The cast of Boots Riley’s upcoming Amazon series I’m a Virgo, which is led by Jharrel Jerome, has added six to its cast.
Brett Gray, Kara Young, Allius Barnes, and Olivia Washington join I’m a Virgo as series regulars with Mike Epps and Carmen Ejogo set to recur.
“Our cast is hard as hell. Our cast slaps everyone else’s cast around on the playground. Sorry. I’ve spoken with the principal about this and there’s nothing more I can do,” Riley said about assembling the principal cast of the show.
Last year Amazon gave straight-to-series order for the half-hour coming-of-age joyride series, I’m a Virgo. Riley created, wrote and directed the coming-of-age series about Cootie (Jerome), a 13-foot-tall Black man who lives in Oakland, Calif.
Official character descriptions have yet to be released by Gray is rumored to play Cootie’s best friend Felix and Young will play Jones, a community organizer. Barnes is said to play Scat, who grew up with Felix and Cootie in Oakland, California. Washington plays Flora, an aspiring cook. Epps plays Martisse; Ejogo plays Lafrancine.
Michael Ellenberg’s Media Res will serve as the studio on the show alongside Amazon. Riley, Ellenberg, Jerome and Tze Chun will exec produce the half-hour series. Tze Chun also serves as co-showrunner.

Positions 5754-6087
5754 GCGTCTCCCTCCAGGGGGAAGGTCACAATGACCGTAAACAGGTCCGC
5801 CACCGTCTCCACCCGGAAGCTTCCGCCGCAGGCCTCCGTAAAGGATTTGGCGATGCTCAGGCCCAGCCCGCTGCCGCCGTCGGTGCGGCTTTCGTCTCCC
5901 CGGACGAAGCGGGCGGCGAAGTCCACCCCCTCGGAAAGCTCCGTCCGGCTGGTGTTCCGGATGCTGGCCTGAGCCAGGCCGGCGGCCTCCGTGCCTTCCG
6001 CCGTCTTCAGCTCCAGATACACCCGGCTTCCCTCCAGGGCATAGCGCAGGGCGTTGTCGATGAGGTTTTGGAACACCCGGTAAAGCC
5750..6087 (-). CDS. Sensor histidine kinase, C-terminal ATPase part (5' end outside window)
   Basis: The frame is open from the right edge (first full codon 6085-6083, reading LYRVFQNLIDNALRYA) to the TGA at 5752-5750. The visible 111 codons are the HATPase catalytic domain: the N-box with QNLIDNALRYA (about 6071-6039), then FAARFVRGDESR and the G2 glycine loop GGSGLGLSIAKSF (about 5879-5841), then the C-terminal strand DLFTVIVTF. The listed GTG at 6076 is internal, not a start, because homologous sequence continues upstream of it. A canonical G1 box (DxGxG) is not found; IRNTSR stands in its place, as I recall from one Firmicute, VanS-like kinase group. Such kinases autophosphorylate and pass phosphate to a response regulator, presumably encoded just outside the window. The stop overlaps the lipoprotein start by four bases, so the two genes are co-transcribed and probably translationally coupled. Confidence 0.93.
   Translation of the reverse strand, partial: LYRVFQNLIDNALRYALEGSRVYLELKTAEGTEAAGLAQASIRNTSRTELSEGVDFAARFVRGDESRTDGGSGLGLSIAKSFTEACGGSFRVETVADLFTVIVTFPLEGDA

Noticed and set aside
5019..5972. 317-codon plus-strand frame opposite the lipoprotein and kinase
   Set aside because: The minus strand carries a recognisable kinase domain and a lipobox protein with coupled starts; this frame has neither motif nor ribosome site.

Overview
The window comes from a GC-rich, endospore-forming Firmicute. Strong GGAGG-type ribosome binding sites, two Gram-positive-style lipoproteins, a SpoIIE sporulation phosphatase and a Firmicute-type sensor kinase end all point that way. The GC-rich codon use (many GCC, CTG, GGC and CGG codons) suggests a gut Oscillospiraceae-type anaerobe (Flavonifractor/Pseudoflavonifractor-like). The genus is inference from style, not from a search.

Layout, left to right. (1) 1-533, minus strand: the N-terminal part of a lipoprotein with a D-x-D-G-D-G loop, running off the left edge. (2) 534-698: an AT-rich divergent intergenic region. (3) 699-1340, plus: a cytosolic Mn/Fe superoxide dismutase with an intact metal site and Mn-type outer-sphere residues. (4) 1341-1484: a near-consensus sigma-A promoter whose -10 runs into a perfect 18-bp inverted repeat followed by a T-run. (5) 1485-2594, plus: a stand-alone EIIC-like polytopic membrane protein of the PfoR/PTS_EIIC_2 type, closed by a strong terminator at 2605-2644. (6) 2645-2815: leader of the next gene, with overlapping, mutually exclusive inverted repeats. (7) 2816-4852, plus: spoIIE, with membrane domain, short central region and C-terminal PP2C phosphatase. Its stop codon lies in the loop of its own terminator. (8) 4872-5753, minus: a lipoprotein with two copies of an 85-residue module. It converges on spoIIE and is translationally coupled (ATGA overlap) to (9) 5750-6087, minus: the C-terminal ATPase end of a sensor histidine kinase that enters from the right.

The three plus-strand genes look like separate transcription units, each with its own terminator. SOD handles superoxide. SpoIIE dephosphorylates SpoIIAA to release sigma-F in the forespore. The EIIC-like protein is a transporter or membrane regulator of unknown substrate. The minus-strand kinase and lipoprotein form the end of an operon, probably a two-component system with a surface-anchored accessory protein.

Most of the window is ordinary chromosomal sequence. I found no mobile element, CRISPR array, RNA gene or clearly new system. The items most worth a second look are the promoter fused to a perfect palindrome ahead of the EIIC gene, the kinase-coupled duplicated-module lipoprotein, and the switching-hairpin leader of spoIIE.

“’I’m A Virgo’ is refreshingly original and there’s nothing else like it on television,” said Albert Cheng, COO and co-head of television for Amazon Studios. “No one is quite like Boots, and we’re so excited to be working with him and Jharrel on this fantastical, funny, and utterly unique new series. We can’t wait for our Prime Video customers to see it.”
I’m a Virgo joins a roster of Amazon originals including the forthcoming The Lord of the Rings and A League of Their Own update.
Riley’s first feature, “Sorry to Bother You,” was a critical smash when it debuted in 2018 at the Sundance Film Festival, earning a nomination for the Grand Jury Prize. He is best known for his two-decade run as leader of The Coup, a radical funk/punk/hip-hop band, where he penned six albums, including receiving pop album of the year by The Washington Post and the Associated Press, and hip hop album of the year by Rolling Stone.